08/27/2008 12:00AM

Confucius Say confounds conventional wisdom


Confucius Say continues to defy Father Time.

A 10-year-old gelding who launched a comeback two seasons ago after missing nearly 3 1/2 years with assorted ailments, Confucius Say tuned up for a possible start in this fall's $500,000 West Virginia Breeders Classic by cruising to a wire-to-wire 3 1/2-length victory in Saturday night's $50,000 Frank Gall Memorial Handicap at Charles Town.

Making his first start since November, Confucius Say ($7.20) defeated six West Virginia-bred opponents, including Eastern Delite, the first-place finisher in last fall's Classic; defending Gall champion Donald's Pride; and Gold Standard, the 8-5 favorite, who was riding a five-race winning streak.

Confucius Say ran seven furlongs in 1:25.17 and earned a Beyer Speed Figure of 95.

Trainer George Yetsook said Confucius Say came out of the race in fine shape and will have one more tune-up, the seven-furlong, $50,000 Robert Hilton Memorial on Sept. 20, before tackling the 1 1/8-mile Classic on Oct. 18.

"Physically, he's as good as he's ever been," Yetsook said of Confucius Say, who has won 17 of 38 starts and $845,638. "He doesn't act like a 10-year-old. He trains willingly."

Yetsook credits a switch in his training methods to keeping Confucius Say sharp.

"I'm taking a little different approach with him, training at the racetrack instead of at a private farm," Yetsook said. "For the first time, I turned him out last fall for five months. He really needed it mentally."

Confucius Say won the West Virginia Breeders Classic in 2001 and 2002, then finished second last October in his bid to become the first horse ever to win Charles Town's biggest race three times.

Confucius Say may still be awarded that victory. Late last November, the Charles Town stewards disqualified winner Eastern Delite for a positive test for caffeine, a stimulant considered a Class 2 drug, and ordered the purse redistributed. That decision was upheld by the West Virginia State Racing Commission on June 17. Eastern Delite's connections, however, have now appealed to West Virginia's Circuit Court of Jefferson County, seeking to overturn the verdict.

If Confucius Say is awarded the extra money he would receive for being elevated from second to first in the 2007 Breeders Classic, he would be less than $5,000 from $1 million for his career.

Yetsook also plans to point his 5-year-old mare Julie B to the West Virginia Breeders Classic card, where she will try to win the $500,000 Cavada for the second time in three years.

Julie B most recently finished fifth after bearing out badly at the start of the $51,500 Sadie Hawkins on Aug. 16.

"She broke to her right coming out of the 10 hole and must have fallen 18 lengths out of it," Yetsook said. "Then she got behind a wall of horses coming wide into the stretch and still got beat less than three lengths. If she's only seven or eight lengths back down the backstretch, she wins that race by five lengths. I'm confident she's as good as ever."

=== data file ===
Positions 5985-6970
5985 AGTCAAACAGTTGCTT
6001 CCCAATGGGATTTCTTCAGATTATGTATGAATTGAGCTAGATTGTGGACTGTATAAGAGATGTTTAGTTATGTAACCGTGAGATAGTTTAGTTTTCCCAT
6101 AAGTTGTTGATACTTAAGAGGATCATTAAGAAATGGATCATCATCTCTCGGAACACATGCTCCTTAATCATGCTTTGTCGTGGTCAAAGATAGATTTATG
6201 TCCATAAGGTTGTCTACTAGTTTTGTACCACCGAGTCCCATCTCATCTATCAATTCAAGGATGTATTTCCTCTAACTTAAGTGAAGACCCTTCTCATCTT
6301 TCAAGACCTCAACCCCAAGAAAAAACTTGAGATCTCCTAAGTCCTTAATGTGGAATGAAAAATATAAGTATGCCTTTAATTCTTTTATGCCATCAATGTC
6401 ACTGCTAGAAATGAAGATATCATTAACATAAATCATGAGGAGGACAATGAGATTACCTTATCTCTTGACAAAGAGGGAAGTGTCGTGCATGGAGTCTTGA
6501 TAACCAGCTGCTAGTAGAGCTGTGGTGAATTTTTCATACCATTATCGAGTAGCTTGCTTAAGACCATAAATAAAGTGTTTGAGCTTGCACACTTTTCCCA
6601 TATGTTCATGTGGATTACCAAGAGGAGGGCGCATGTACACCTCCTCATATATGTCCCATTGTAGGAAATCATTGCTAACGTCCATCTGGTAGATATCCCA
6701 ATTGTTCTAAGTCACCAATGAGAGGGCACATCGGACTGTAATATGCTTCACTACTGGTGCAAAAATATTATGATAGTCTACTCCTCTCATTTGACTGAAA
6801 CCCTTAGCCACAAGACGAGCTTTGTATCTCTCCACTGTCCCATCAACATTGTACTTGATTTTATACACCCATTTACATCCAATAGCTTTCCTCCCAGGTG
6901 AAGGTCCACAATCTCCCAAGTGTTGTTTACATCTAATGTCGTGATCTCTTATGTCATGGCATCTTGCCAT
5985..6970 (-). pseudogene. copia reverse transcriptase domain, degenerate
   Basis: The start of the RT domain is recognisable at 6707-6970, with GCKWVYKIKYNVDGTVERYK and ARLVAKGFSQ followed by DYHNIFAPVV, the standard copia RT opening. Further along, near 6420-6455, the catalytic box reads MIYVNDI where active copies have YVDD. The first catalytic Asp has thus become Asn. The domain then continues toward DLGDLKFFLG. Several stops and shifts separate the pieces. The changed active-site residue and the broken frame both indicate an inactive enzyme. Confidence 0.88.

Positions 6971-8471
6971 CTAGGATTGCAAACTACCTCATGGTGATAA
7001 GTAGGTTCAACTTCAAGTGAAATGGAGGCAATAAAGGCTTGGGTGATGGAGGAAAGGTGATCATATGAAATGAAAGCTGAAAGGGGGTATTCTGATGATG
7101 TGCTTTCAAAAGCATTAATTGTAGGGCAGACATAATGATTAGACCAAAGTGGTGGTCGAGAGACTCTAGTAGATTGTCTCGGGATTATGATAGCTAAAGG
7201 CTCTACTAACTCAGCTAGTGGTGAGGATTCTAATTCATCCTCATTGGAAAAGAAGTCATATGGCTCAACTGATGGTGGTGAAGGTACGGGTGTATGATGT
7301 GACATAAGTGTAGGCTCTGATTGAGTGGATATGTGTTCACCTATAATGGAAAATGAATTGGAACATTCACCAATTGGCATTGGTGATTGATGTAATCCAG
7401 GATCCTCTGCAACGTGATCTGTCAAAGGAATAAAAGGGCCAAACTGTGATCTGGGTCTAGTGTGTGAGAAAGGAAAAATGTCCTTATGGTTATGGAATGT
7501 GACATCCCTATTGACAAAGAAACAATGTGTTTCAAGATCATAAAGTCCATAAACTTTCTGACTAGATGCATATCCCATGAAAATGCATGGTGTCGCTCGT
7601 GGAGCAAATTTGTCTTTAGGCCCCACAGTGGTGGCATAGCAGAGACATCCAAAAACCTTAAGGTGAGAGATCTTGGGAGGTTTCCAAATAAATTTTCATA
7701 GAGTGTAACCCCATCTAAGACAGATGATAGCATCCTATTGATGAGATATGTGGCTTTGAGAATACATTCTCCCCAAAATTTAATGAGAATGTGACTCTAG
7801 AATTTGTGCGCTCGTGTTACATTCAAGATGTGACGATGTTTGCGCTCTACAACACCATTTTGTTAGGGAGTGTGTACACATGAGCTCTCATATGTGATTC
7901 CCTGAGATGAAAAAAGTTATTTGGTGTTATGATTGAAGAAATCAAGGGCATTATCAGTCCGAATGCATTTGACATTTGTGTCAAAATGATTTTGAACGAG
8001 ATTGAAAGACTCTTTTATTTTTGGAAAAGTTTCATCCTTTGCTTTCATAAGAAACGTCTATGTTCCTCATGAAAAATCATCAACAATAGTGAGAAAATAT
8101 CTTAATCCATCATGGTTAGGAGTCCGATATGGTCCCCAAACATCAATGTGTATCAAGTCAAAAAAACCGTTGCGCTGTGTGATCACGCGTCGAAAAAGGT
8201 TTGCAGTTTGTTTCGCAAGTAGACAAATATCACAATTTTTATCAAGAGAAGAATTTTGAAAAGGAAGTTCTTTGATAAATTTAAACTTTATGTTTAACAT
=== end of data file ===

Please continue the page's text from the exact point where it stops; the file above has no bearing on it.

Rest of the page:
Julie B will prep for the Cavada in the seven-furlong, $50,000 Roger Van Hoozer Memorial on Sept. 20.

Copper Line a cut above

Copper Line looks like the standout among three recent maiden winners entered in Friday night's $50,000 Henry Mercer Memorial Stakes for 2-year-old West Virginia-bred colts and geldings at Charles Town.

The 4 1/2-furlong sprint, which will go as race 8 on the card, drew a field of nine, none of whom has won more than one lifetime race.

Based at Laurel Park with trainer Gary Capuano, Copper Line shipped to Charles Town for his career debut on July 25, sat second behind pacesetter Rebel Challenger, and drew off to win by three lengths.

Rebel Challenger, who is also in the Mercer lineup, came back to win his maiden by 2 1/4 lengths in wire-to-wire fashion.

I'm Fuhr Real, unable to win in two slowly run maiden races going 4 1/2 furlongs, improved dramatically when stretched out to 6 1/2 furlongs last time out, on Aug. 8. On the plus side, he defeated open company. But his trainer, John McKee, is 0 for 13 with 2-year-olds returning off a win, according to DRF Formulator.

Adam's Intro and Fuzzy Kokanut have been given some time off following their maiden victories.

Adam's Intro won his career debut locally in late May for Laurel-based trainer Tim Salzman, who is winning at a 28 percent rate with the horses he has shipped into Charles Town this season. Salzman is also 6 for 25 (24 percent) with 2-year-olds returning following a layoff of 61 to 180 days.

Fuzzy Kokanut hasn't raced since getting up by a nose in a two-furlong dash at Penn National on June 5. His trainer, Clovis Crane, is only 1 for 27 this season at Charles Town and 1 for 6 with 2-year-olds returning from an extended layoff.